electrical terminals (alligator clips) from the recharging circuit
board. Again, begin peddling. Note here that the motor adds some small
resistance to the peddling so the bike is slightly more difficult to
peddle. This is what we would like to remove by adding the neutral gear.

Step 3: Connect a 100 watt light bulb to the motor's terminals. Begin
peddling until the bulb glows. Here note that the bike provides a
tremendous amount of resistance to peddling as compared with what was
seen in steps 1 and 2. This is 'true' regenerative breaking. The
resistance is the system requiring extra energy to power the light
bulb. (In the case of the car the energy would charge the capacitors).

To address your question: "Why would you ever want to run in neutral?".
You would want to run in neutral anytime you do not want to slow down,
nor do you want to use the electrical motor. I would anticipate the
follow 2 scenarios. First you are peddling and maintaining velocity and
second you are costing and do not wish to accelerate or de-accelerate.

To address your second question: "Would it be when the vehicle was
delivering too much power to the super capacitors?"
No, for several reasons. First if the regenerative breaking system is
designed properly then there will be ample capacity in the capacitor
bank. Secondly if too much power were to be transfered to the capacitor
then the protection circuit would handle it. There are many protection
circuits that can be here the two most common are 1, dissipate the
excess energy in heat or 2, open the circuit. The advantage to
dissipating the energy as heat is that the motor will still work as a
regenerative brake but this also adds mass as heat dissipation elements
need to be included. The advantage to the open circuit is that it can
be implemented without adding much mass but the motor will cease working
as a break as the motor will operate without an electrical load (refer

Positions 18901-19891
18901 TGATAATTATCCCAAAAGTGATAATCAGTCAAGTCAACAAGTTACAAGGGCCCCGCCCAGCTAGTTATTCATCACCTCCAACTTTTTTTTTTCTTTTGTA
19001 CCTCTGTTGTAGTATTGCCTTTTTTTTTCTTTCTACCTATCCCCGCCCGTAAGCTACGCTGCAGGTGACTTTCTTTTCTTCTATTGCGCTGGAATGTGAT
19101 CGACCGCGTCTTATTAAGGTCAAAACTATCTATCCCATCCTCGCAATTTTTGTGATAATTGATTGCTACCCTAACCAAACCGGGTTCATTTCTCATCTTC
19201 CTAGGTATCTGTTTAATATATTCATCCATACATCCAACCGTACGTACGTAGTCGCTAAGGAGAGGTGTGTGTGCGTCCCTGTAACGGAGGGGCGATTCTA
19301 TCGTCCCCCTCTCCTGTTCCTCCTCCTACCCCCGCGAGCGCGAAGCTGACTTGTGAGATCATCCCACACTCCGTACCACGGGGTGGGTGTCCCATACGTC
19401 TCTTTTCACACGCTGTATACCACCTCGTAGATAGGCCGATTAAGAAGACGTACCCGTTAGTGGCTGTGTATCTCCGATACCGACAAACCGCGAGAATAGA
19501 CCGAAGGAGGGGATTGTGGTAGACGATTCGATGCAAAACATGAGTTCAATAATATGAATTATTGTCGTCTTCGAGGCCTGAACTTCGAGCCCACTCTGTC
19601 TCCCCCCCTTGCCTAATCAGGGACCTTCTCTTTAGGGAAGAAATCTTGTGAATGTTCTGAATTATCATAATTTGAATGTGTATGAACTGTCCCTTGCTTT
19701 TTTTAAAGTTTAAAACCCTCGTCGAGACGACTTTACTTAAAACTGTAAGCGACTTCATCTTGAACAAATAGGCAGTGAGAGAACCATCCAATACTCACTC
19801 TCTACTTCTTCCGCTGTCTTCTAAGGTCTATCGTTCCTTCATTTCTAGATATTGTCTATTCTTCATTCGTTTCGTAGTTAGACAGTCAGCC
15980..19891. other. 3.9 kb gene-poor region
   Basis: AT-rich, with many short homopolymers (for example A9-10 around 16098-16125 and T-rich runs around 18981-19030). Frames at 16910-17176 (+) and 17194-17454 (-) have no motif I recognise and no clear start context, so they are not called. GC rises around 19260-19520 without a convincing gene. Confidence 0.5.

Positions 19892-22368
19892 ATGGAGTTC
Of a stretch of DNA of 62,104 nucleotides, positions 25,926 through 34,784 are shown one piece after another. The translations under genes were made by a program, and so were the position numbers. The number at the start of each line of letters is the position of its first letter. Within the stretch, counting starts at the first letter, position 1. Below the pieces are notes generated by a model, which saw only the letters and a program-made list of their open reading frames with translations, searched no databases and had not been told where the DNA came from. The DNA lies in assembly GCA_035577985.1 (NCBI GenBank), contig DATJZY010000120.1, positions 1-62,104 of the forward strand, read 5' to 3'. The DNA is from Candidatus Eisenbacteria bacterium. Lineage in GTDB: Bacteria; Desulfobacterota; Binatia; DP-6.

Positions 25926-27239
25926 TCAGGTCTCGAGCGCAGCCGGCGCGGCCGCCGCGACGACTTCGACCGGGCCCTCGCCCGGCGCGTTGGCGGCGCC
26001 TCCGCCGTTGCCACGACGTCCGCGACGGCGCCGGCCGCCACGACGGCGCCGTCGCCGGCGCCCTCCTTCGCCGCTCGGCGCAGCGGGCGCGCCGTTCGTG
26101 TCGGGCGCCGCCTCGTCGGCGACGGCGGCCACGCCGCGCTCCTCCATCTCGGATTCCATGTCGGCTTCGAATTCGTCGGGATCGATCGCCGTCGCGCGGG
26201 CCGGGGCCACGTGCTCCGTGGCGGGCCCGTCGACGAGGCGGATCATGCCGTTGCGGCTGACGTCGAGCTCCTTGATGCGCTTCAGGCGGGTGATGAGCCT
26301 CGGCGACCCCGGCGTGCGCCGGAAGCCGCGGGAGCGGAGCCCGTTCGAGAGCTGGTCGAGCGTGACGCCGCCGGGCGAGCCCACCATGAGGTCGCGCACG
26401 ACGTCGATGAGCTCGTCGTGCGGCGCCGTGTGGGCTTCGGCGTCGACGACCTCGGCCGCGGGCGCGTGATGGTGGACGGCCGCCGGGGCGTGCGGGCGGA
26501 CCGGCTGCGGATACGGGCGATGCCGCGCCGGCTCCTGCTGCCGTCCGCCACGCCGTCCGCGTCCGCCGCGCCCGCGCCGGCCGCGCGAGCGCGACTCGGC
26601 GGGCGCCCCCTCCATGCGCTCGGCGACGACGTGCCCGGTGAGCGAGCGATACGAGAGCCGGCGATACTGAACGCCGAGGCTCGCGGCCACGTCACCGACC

to the motor spinning freely above. To determine which mode of
protection is best we first need to determine the amount of energy that
the regenerative breaks can capture and compare that the mass penalty
associated with heat dissipation elements.

Brad, 2007.12.22

I understand the issues of the regenerative braking especially if you do
not want it on all of the time. What about a clutch that is designed to
be by default engaged during driving and regen, but opens when you want
to run in neutral. Why would you ever want to run in neutral? Would it
be when the vehicle was delivering too much power to the

I think the separate throttle is fine, but Vinay is working on an input
to the motor that basically amplifies the output from a torque sensor to
signal the motor when high power is required. Vinay, how is this coming?
If this ends up being too complicated, the throttle is an okay fall

Ray, 2007.12.22

Regarding the regenerative braking, transmission, and drive train, we
came up with the following ideas and are looking for feedback:

- For regenerative braking to work properly, the motor must spin with
the axle. However, we do not want regenerative braking to occur at all
times, so there must also be times when the motor does not spin with the
axle. This will be accomplished through the use of a "neutral" gear.
Is there a better way of doing this?

- For the transmission on the electric motor, a bicycle-type gearing
will be used, controlled by a servo motor acting upon feedback of motor
and wheel speed, a variable resistor to determine what gear the vehicle
is currently in, and a throttle input.